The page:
Reporting Errors and asking questions

Please read this page before asking for help on the mailing list. It will help you get a useful response and keep the mailing list a happy place.

GNU Radio has a steep learning curve

GNU Radio is a large, complex project. Working with it requires patience and skill. The GNU Radio community are helpful people, but they expect you to try to help yourself. Questions that demonstrate that you've done your homework are more likely to elicit a response. Also, please remember that no one gets paid to answer your questions. Your question might go unanswered for days or even weeks, or even forever, even if it's a good question.

There's a lot of advice in this document. It might seem unfair to be expected to put so much work into asking questions in a specific way. However, consider this: Questions you ask on this list reach hundreds of expert engineers with decades of experience in communication, signal processing, and related fields. If you have a good question and ask it well, you are likely to get many of them to spend a lot of time thinking it through, responding, and possibly doing additional work for you, all for free. Consultants with the same levels of experience are quite expensive.

Things to try before asking questions on the mailing list

First, install a clean installation of the current GNU Radio code from git, using the exact steps given in the documentation at the following two links, and see if your issue persists. At this point, most of the people on the GNU Radio mailing list are interested in improving the state of the art, not in supporting earlier releases or debugging integration issues caused by unusual customized installations.

Next, check whether you can help yourself or someone else has had the same issue that you're dealing with.

  • Read all output carefully and look for error messages. Most likely you'll get a hint what went wrong.
  • If you've received an error message from a Python program, read it carefully from the bottom up. The last entry is where the error happens; the lines above tell you how the failing part was invoked.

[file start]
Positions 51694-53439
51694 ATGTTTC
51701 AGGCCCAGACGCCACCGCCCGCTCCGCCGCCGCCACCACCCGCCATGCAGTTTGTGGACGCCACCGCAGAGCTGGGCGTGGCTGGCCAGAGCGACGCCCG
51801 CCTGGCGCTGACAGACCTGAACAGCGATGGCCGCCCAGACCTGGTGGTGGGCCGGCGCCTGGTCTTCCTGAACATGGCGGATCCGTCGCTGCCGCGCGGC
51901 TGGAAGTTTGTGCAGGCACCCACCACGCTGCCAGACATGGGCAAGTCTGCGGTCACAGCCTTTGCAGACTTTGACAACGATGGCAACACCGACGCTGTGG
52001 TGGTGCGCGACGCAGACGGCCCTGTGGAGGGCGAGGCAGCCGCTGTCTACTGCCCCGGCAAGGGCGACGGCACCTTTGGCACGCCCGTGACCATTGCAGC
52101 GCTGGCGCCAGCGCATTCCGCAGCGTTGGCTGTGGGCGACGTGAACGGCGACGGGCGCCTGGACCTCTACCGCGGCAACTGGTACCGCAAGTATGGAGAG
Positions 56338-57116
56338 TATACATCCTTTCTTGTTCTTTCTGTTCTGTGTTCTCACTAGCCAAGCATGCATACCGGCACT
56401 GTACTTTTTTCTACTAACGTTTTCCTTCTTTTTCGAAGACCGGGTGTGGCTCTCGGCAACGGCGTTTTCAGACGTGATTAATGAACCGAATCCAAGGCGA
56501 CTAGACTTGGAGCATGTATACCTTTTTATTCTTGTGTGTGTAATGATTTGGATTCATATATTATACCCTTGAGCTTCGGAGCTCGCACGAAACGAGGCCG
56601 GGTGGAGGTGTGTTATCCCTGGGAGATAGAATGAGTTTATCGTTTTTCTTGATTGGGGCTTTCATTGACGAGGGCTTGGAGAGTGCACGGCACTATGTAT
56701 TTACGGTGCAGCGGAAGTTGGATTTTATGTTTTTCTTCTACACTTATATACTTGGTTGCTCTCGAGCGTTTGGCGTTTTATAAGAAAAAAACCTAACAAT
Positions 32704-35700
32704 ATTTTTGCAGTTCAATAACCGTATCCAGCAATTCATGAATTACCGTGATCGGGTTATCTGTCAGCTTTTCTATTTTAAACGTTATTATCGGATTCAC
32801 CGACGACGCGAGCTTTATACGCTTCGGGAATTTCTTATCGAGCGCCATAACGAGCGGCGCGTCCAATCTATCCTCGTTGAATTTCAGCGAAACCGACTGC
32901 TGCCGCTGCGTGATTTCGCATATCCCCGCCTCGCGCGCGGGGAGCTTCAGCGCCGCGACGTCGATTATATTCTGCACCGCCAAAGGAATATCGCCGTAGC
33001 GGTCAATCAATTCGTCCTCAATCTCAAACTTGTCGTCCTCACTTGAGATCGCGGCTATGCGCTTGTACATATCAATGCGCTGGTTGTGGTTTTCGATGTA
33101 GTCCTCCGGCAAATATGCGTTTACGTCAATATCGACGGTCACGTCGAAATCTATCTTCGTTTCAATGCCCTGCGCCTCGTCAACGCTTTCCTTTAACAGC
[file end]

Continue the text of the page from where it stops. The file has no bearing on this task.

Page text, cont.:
• Ask someone nearby who understands GNU Radio or communication technology in general: a friend, colleague, professor, etc. This lets you ask many questions and get many answers in a small amount of time.
  • Search the GNU Radio wiki.
  • Search the GNU Radio mailing list archive.
  • Search the Web.
  • Read the source code that you're working on.

If nothing listed above helps you address your specific question or problem, your next step is to make sure that you're generally familiar with GNU Radio and the USRP. If you ask a question from the FAQ or documentation on the mailing list, it will probably be ignored.

Finally, you should have some understanding of the components involved in GNU Radio and their theoretical underpinnings. Your problem might be that you need to learn more about the things that GNU Radio uses, rather than an issue with GNU Radio itself. If it turns out that you have a general question about Python, C++, Unix, basic signal processing, FPGA design, analog RF electronics, or some other technology, please consider asking your question in a forum dedicated to the engineering discipline that you need help with. If your question is specifically about GNU Radio, the USRP series, or closely related concepts in software-defined radio, discuss-gnuradio is probably the best forum you can ask, but try to answer your question using textbooks and the Web first. A list of reference texts is available at SuggestedReading.

Note that if you're using the USRP without GNU Radio, Ettus LLC runs it's own mailing lists for this purpose.

I've done everything above, and I still have a question. How do I ask it?

You're most likely to get a helpful response on the mailing list if you ask nicely and provide enough information for us to diagnose the problem. Read and understand How To Ask Questions The Smart Way. At the very least, we need to know:
  • How did you invoke the code that isn't working? (If you ran a program, we need to know the entire command line, and the output of "printenv" might help; if you're calling preexisting code from your own program, we need your code or at the very least the lines of code that are failing; if your problem is with a GRC flowgraph, please provide both the .grc XML file and the .py code that GRC generates for your flowgraph.)
  • What error messages did you get, if any?
  • How did the behavior of your code differ from what you expected?
  • What GNU Radio software has worked for you so far, if any? Try some of the examples, e.g.
  • If you got abnormal output from a GUI program, save it or make a screen shot, put it on a Web or FTP server, and give us a link to it. Please don't attach large files when writing to the list.